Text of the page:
Column: Giving thanksNovember 24, 2021
By CALLIE SANDERS
Youth First, Inc.
Somehow, here we are. November is flying by, and we’re in the season of Thanksgiving.
Being thankful and appreciative for what is received, tangible or intangible, is an example of gratitude. By acknowledging the good things in life, people usually recognize that sources of goodness can exist both inside and outside of themselves. Gratitude helps people connect to something larger and can help them appreciate what they have instead of always reaching for something new.
Although it may sound silly at first, this mental state grows stronger with time and practice. Studies support an association between well-being and gratitude, resulting in fewer doctor’s visits, taking better care of self, and improved relationships.
For example, a study of couples found that individuals who took time to express gratitude for their partners felt more positive towards each other and more comfortable expressing concerns related to their relationship.
Workplace gratitude also comes with great benefits. Showing gratitude in the workplace costs nothing and only requires minimal time. This can lead to employee morale and better performance. Leaders can also create an environment where everyone is responsible for showing gratitude to ensure all are recognized.
In a recent study by the American Psychological Association, researchers found that 93% of employees are motivated to do their best at work and 88% reported being more engaged when they feel valued by their employer. Only 21% of the polled group said they were considering searching for new employment in the upcoming year.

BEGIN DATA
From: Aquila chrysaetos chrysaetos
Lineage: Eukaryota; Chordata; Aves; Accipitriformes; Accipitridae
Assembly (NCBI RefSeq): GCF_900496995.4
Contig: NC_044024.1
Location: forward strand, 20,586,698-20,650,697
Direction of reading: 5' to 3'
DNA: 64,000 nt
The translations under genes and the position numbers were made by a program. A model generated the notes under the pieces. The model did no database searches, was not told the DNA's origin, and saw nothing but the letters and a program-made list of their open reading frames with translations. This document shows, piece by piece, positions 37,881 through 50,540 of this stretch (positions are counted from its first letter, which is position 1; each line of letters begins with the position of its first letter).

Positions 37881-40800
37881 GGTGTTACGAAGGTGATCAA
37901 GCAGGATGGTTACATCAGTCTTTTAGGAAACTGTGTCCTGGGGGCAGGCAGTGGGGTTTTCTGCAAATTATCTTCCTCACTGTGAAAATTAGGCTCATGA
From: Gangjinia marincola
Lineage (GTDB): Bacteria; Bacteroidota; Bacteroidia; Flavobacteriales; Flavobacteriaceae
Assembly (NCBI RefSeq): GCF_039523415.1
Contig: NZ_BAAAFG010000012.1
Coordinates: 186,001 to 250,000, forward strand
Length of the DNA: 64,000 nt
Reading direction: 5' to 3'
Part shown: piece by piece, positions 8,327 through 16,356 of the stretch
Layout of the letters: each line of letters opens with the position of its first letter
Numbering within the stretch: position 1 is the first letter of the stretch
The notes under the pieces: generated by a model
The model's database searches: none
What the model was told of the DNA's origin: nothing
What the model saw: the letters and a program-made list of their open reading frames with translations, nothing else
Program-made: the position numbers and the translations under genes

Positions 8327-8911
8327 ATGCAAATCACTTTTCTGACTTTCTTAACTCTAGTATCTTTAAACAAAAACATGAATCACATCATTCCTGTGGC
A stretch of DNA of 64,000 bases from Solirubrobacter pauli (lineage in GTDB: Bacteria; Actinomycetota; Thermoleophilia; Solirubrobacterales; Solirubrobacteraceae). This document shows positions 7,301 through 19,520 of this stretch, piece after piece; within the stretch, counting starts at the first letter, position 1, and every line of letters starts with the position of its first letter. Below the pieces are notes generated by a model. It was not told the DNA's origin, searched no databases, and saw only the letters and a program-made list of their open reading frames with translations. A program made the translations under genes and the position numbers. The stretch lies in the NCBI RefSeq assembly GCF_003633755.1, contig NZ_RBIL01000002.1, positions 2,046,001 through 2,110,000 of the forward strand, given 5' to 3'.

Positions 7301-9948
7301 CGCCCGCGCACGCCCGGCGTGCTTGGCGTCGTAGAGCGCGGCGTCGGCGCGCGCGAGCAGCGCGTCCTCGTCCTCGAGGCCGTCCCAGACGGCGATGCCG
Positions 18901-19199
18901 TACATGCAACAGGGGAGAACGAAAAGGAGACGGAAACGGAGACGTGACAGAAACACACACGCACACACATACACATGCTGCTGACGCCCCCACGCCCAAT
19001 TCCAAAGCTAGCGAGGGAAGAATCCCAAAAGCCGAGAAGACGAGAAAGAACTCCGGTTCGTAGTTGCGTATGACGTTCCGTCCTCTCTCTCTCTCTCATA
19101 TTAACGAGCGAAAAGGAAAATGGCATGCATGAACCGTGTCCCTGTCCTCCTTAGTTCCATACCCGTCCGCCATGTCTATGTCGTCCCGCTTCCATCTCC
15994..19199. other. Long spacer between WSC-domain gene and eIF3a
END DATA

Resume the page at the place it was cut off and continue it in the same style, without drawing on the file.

Another benefit of practicing gratitude at work is “the spillover effect,” which has the power to enrich other aspects of our lives outside of the office. With gratitude, many people experience greater satisfaction in life, reduced stress, and a healthier outlook, physically and mentally.
Lastly, here are a few simple ways to start cultivating more gratitude.
1. Write or email a thank-you note. This can help nurture and strengthen relationships with others. You can decide how often to send a note of gratitude. Do not forget to write to yourself!
2. Keep a gratitude journal. This will help boost happiness and better coping for life’s challenges.
3. Take time to meditate. Practice mindfulness by focusing on what you are grateful for today.
4. Say a prayer. Prayer can help cultivate gratitude.
5. Mentally thank someone. Think about someone who has done something nice for you and mentally thank that person.
Life brings many unexpected twists and turns. There’s no better way to tackle that stress and show yourself and others love than spreading a little gratitude along the way.
Callie Sanders, LSW, is a Youth First Social Worker at Owensville, Haubstadt, and Fort Branch Community Schools in Gibson County. Youth First, Inc. is a nonprofit dedicated to strengthening youth and families. Youth First provides 78 Master’s level social workers to 105 schools in 12 Indiana counties. Over 60,000 youth and families per year are served by Youth First’s school social work and after school programs that prevent substance abuse, promote healthy behaviors, and maximize student success. To learn more about Youth First, visit youthfirstinc.org or call 812-421-8336.
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